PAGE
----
Friday, 18 April 2008

making a summer

Martins, not swallows. I've been uploading some pics from the soon-to-be-published Wildlife Rescue, by Angela Wilkes, pictures by *hem hem* moi, and packed full of useful tips to help you work out what to do when you meet an animal in distress. I found the advice useful not too long ago when I ran over a cat.

Not that I go out of my way to run over cats, you understand.

I was bimbling along Hampton Road when a small furry thing hurtled out from the other side of the road and straight under the car. BUMP. That horrible noise that a car makes when it's just run over a living thing. I pulled over hard, and followed the cat which was crawling desperately away; it got through a locked garden gate; I rang on the doorbell.

A girl answered the door.

"I've just run over a cat, and it's in your garden," I said. "May I go through and rescue it?"

Wordlessly, she waved me through.

The cat saw me arrive and scrabbled furiously at the wall, afraid that I was going to take it back to the road and finish the job off.

I threw my jacket over it, and bundled it up so it couldn't struggle. Then went round to my friends who live just down the road from there, and phoned the RSPCA. The cat was hyperventilating. I was feeling a bit distressed, too. Tom gave me a whisky, which helped. Me, anyway.

The RSPCA chap arrived and took the cat away.

Later, I got a phone call from the cat's owner, thanking me for rescuing her pet. Very guarded thanks, obviously; I don't think she was happy that I'd run over her pet.

But then, I wasn't happy about it either.

Cat probably wasn't, too.

We do what we can.

Darn, I was going to write about something entirely different. Better start a new topic.

Ha, swallows. Saw my first one of the year, on Monday. It was flitting about in a huge blue sky as I photographed gargoyles on Wraxall church.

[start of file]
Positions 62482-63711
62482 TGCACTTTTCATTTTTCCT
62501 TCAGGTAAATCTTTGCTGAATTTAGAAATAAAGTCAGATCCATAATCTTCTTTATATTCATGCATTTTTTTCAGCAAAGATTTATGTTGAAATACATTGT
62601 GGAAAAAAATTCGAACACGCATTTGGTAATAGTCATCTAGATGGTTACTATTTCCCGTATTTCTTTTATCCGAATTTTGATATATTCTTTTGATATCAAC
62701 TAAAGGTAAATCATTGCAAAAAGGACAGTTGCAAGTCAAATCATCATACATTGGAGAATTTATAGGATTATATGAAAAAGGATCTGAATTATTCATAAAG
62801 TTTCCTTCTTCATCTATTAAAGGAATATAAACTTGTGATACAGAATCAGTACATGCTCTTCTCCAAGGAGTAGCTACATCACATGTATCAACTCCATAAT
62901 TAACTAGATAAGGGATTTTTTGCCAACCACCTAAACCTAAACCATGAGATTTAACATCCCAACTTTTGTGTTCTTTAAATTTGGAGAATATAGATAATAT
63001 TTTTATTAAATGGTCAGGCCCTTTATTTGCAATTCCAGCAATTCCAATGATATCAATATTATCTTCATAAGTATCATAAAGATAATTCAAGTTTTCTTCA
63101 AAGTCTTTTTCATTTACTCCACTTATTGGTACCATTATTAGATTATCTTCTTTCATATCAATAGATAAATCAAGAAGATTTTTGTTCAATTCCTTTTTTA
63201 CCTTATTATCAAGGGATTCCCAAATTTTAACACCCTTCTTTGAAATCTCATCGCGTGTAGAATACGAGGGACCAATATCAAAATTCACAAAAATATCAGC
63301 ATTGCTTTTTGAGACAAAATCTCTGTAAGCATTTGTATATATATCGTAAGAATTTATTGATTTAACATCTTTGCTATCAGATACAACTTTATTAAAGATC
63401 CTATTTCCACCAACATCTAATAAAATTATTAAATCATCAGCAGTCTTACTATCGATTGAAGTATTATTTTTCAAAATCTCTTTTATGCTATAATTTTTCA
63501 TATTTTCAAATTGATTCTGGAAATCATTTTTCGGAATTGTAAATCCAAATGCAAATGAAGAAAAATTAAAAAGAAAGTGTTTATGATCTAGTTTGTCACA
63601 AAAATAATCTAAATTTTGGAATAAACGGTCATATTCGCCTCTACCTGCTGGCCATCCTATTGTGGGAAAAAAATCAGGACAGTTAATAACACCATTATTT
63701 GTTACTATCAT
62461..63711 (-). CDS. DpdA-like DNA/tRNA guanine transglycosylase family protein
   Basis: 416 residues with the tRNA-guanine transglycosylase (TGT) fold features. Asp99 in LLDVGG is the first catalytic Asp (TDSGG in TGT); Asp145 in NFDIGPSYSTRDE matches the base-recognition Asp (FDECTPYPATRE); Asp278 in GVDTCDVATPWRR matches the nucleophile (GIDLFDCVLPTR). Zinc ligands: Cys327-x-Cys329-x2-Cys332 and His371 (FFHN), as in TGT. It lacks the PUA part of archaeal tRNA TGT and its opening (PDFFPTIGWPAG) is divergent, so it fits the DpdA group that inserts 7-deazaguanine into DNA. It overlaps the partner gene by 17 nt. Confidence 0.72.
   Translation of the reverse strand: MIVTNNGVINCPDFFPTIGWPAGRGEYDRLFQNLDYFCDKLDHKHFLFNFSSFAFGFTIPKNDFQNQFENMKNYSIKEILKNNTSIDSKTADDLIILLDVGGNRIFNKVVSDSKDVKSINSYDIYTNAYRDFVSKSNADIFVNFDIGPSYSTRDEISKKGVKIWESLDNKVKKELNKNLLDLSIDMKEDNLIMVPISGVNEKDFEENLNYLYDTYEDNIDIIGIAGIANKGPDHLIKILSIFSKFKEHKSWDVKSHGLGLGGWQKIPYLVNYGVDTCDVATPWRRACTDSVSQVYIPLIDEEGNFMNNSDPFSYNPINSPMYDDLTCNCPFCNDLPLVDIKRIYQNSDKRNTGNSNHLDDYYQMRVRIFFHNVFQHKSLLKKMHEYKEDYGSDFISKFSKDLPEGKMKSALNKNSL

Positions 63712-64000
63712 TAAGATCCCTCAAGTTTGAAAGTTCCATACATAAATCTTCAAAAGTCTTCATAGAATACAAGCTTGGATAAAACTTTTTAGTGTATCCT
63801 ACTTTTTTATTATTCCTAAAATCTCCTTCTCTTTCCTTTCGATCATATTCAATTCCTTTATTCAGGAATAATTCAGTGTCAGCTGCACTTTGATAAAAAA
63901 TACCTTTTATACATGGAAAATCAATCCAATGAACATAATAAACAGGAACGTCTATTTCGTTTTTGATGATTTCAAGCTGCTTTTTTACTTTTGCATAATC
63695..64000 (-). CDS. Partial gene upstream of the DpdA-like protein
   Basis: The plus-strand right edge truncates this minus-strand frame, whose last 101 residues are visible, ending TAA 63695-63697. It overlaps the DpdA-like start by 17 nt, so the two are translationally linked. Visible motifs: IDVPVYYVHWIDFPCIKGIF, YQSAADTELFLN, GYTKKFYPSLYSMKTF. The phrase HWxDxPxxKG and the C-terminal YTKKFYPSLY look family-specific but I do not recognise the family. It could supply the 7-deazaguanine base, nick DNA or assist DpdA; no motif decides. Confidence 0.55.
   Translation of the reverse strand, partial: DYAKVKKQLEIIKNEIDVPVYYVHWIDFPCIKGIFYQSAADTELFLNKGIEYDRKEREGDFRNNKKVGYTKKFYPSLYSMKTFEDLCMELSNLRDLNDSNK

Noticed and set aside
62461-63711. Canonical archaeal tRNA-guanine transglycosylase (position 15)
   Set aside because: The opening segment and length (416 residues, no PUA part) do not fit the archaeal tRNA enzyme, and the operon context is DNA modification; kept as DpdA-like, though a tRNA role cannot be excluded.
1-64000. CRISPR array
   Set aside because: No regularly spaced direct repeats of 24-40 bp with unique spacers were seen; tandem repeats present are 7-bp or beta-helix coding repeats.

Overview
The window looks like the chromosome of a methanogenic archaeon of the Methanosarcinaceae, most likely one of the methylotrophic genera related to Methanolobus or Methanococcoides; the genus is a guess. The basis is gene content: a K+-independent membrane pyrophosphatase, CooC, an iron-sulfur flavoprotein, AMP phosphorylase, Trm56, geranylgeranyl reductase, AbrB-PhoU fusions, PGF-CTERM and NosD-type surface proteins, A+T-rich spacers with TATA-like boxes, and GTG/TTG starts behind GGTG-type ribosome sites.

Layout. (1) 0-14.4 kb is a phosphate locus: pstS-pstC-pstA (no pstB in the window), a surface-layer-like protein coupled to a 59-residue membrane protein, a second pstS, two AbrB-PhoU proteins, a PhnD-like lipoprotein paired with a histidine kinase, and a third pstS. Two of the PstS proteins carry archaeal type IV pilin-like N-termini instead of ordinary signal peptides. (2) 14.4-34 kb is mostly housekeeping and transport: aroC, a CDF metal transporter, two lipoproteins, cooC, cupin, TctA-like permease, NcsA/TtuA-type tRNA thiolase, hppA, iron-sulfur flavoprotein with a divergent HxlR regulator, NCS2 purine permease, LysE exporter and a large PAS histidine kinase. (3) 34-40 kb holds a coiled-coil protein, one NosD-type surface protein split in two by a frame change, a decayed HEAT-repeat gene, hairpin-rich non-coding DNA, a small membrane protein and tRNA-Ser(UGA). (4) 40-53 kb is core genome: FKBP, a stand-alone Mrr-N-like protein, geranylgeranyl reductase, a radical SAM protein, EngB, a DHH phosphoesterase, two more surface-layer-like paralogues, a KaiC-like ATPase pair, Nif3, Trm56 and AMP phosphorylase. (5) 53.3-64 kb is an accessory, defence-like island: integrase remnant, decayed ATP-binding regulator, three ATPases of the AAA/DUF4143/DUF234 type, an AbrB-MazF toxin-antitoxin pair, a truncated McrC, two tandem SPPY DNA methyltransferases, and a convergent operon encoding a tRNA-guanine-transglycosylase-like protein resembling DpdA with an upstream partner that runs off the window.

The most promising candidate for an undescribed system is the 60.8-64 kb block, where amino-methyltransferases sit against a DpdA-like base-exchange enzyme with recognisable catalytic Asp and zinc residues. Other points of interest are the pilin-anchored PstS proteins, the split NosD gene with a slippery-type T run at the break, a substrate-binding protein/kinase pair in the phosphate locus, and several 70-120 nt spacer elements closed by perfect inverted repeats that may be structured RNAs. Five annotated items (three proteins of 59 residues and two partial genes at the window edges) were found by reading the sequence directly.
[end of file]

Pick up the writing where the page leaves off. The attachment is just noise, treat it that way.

Now, where was I?


  1. I read in New Scientist that one of the most stressing of jobs is that of rescuing animals...

    Glad the cat got back to its owner, lets hope it recovered.

    I've not seen any swallows yet - you are lucky to have spotted one!

  2. that figures, I suppose... wild animals especially don't know that you're trying to help, and can go for you. And they're so messy... we rescued a seagull with a broken wing on Whiteladies Road- I threw a scarf over it and contained it with that, and took it down to the RSPCA. Ended up throwing the scarf away after... yurk.

    There was a R4 programme last week about the onset of spring, and apparently swallows have been seen over Chew Valley lake for weeks and weeks. Typical. Still, it's the one you see for yourself that counts.

  3. Your seagull story reminds me of one we "rescued" as children... we kept it alive for a long time but I think it eventually died... it was hugely smelly, it did seem to have adapted to living in the old chicken run we gave it but I don't think its wing ever properly healed. And I don't think my mother was about to pay a vet to help with that...